I’ve been following the Causeway Coast in Northern Ireland. It runs along the NE coastline above Belfast and as far as the NW border with the Republic of Ireland. The first stop was a visit to Carrick-a-Rede. This part of the coast was once alive with salmon making their way year after year upstream to spawn. The local fishermen built a rope bridge across a short gap to an adjacent island which gave them access to calm waters. It’s now owned by the National Trust and there is a fee to cross the bridge.
Yes, more experimenting with the panorama option on the phone.
One of the smaller offshore islands appeared to have the remains of a manmade structure
Then I noticed part of another manmade structure on the headland opposite.
My guess is there was some type of cableway between the headland and the island?
A one kilometre walk takes you to the site of the rope bridge. Of course it’s not the original rope bridge which would have been a far flimsier affair. This one is made from heave steel wire ropes.
It’s one way crossing so there were queues at both ends. The process was made even slower by tourists who decided to stop in the middle of the bridge and have their photo taken.
I wasn’t sure if the boat was for rescue or a prop.
Same with the buildings on the island
Next stop was the Giants Causeway which is probably the most well known attraction on the coast and also owned by the National Trust. The causeway was formed about 50-60 million years ago during a volcanic eruption and consists of approximately 40,000 hexagonal basalt columns. There is also a local legend about how the causeway was formed. Wikipedia records it as “The Irish giant Fionn mac Cumhaill (Finn MacCool), from the Fenian Cycle of Gaelic mythology, was challenged to a fight by the Scottish giant Benandonner. Fionn accepted the challenge and built the causeway across the North Channel so that the two giants could meet. In one version of the story, Fionn defeats Benandonner. In another, Fionn hides from Benandonner when he realises that his foe is much bigger than he. Fionn's wife, Oonagh, disguises Fionn as a baby and tucks him in a cradle. When Benandonner sees the size of the 'baby', he reckons that its father, Fionn, must be a giant among giants. He flees back to Scotland in fright, destroying the causeway behind him so that Fionn could not follow. Across the sea, there are identical basalt columns (a part of the same ancient lava flow) at Fingal's Cave on the Scottish isle of Staffa, and it is possible that the story was influenced by this.”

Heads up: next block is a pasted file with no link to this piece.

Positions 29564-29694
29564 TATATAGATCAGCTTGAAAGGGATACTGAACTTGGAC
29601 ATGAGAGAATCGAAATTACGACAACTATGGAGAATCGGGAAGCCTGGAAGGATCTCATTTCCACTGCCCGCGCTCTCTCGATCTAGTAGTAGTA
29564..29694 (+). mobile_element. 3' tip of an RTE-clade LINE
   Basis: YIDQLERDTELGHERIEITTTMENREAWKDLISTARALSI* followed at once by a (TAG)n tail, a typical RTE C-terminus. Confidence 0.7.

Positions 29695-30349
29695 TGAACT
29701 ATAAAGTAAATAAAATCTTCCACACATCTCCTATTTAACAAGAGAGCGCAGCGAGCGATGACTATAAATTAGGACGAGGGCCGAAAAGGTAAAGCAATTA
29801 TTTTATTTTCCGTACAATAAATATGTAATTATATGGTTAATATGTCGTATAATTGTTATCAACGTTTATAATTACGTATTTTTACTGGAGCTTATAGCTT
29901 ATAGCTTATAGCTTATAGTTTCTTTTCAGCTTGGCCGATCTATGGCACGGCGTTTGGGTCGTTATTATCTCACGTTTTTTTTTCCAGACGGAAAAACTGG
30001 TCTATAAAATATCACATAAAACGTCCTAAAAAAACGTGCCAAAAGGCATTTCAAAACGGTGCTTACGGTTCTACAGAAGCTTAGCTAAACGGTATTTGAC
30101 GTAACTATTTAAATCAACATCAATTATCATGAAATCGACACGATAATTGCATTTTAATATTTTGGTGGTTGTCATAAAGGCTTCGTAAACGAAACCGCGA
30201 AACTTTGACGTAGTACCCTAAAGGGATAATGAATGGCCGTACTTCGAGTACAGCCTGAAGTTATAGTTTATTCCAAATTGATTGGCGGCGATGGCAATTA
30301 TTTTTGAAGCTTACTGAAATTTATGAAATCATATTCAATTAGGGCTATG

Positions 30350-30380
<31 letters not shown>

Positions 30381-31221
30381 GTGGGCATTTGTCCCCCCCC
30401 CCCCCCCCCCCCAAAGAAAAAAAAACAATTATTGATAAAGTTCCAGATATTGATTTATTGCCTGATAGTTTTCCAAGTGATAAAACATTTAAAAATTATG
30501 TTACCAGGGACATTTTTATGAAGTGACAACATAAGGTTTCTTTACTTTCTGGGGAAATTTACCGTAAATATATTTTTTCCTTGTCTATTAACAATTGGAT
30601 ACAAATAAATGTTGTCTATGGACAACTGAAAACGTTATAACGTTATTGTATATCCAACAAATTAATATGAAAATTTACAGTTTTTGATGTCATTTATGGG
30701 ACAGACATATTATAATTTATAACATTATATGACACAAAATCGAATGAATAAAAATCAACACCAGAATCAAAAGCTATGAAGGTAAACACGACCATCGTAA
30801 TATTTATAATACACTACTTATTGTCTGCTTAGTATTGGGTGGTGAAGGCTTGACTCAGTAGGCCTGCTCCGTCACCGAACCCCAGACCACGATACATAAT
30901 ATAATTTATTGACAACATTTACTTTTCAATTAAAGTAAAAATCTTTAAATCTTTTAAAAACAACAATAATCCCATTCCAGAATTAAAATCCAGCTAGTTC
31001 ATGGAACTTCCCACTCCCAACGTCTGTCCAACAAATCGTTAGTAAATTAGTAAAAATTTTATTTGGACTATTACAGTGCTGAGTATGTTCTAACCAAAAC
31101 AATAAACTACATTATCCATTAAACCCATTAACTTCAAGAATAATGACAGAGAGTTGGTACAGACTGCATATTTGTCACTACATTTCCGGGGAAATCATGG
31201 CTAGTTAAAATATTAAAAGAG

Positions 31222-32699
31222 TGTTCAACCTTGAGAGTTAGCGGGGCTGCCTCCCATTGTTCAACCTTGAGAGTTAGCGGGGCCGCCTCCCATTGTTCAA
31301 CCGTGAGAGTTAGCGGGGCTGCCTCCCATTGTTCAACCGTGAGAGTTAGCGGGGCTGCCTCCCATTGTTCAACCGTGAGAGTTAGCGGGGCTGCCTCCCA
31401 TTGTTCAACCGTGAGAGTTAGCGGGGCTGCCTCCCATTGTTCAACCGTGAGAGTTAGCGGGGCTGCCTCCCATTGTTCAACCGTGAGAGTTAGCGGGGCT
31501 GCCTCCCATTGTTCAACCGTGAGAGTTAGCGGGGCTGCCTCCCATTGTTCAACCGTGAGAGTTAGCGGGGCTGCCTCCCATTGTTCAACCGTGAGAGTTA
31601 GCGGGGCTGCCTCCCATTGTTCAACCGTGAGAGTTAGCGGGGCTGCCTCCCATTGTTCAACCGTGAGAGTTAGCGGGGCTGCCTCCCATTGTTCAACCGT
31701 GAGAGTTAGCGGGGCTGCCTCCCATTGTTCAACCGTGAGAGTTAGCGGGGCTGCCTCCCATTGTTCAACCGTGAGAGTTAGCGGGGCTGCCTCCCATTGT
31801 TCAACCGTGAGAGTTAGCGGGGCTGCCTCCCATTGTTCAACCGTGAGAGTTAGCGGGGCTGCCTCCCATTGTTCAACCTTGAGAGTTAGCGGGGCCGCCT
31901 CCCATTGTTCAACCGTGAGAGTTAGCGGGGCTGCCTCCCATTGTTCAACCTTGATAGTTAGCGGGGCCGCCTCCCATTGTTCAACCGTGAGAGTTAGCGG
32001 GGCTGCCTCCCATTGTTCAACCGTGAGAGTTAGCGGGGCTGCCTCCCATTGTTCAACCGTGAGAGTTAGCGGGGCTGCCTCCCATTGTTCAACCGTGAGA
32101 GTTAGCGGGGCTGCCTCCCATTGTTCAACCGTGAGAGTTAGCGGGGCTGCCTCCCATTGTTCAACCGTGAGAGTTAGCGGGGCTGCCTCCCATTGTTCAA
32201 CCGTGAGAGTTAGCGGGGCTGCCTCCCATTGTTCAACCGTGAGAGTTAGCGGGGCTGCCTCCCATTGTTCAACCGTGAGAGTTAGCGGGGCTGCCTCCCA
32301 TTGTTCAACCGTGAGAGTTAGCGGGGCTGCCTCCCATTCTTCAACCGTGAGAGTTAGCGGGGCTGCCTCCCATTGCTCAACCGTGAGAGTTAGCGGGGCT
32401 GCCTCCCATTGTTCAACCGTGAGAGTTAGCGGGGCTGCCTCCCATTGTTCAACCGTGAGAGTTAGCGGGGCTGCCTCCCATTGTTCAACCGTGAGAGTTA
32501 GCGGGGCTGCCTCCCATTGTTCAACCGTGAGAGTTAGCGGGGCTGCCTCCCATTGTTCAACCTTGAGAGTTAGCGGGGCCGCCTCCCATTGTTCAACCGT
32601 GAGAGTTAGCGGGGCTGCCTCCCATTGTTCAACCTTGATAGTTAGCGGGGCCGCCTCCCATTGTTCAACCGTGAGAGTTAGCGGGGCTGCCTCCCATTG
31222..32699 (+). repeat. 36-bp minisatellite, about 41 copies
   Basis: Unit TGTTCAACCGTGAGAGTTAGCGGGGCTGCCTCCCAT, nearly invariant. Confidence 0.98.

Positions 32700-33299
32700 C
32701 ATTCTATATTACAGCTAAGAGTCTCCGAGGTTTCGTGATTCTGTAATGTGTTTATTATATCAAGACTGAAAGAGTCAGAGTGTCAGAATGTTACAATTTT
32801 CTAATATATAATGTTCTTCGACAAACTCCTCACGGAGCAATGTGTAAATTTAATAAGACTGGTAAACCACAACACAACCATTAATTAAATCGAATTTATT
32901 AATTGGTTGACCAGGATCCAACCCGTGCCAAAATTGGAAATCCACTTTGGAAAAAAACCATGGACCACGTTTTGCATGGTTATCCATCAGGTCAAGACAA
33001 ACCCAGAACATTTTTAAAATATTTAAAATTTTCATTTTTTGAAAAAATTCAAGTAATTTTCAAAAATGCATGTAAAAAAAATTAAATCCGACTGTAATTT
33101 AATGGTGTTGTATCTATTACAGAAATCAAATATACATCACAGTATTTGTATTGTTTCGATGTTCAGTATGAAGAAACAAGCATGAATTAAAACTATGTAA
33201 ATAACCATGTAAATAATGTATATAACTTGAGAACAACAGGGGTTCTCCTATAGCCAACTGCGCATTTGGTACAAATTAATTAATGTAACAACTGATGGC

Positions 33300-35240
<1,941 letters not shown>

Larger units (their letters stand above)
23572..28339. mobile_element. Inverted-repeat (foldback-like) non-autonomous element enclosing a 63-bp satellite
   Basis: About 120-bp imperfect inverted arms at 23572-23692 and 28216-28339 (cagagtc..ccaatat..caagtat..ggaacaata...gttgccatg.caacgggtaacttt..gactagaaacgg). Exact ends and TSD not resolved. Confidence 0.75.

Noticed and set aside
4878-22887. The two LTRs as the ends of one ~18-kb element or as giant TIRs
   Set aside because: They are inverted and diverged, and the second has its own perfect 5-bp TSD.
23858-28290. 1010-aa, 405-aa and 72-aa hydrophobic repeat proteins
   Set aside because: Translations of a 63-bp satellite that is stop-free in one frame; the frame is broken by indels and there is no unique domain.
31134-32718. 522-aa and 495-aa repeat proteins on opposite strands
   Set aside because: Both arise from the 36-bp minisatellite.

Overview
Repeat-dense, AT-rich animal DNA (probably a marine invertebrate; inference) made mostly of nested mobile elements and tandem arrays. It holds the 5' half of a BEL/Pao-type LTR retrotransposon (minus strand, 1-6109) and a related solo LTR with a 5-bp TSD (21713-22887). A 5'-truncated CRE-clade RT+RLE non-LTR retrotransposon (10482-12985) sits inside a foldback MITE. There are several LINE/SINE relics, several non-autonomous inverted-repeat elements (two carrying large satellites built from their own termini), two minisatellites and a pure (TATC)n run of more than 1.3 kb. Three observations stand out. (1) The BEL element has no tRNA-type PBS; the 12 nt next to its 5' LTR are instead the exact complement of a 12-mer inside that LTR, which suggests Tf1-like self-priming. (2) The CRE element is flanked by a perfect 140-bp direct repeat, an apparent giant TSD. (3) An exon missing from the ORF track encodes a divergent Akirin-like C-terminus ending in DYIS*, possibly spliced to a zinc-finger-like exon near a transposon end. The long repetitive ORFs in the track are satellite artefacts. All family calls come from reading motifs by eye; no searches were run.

It was at this point my camera battery went flat forcing me to use the phone camera.
The last attraction was Dark Hedges. This is an avenue of beech trees planted by the Stuart Family on the 18th century on the road approaching their mansion, Gracehill House. The bridge of trees is probably the most photographed attraction in Northern Ireland and was made even more famous when used for a scene in the popular TV series Game of Thrones. It was used in Series 2 Episode 1 where Arya Stark has escaped from King’s Landing, disguised as a boy. She is with Yoren, Gendry, Hot Pie and others who are to join the Night’s Watch, in a cart, travelling north on the King’s Road. They filmed the scene in the middle of summer when the tress were covered in foliage. The best I could do to replicate the scene was to take a photo of the photo on the information board beside the road.
And this is how I saw it.
It actually proved to be rather hard obtaining the above photo as tour buses kept turning up and parking in the middle of the road. Of course the film crew had covered the tarmac with earth for the scene in Game of Thrones.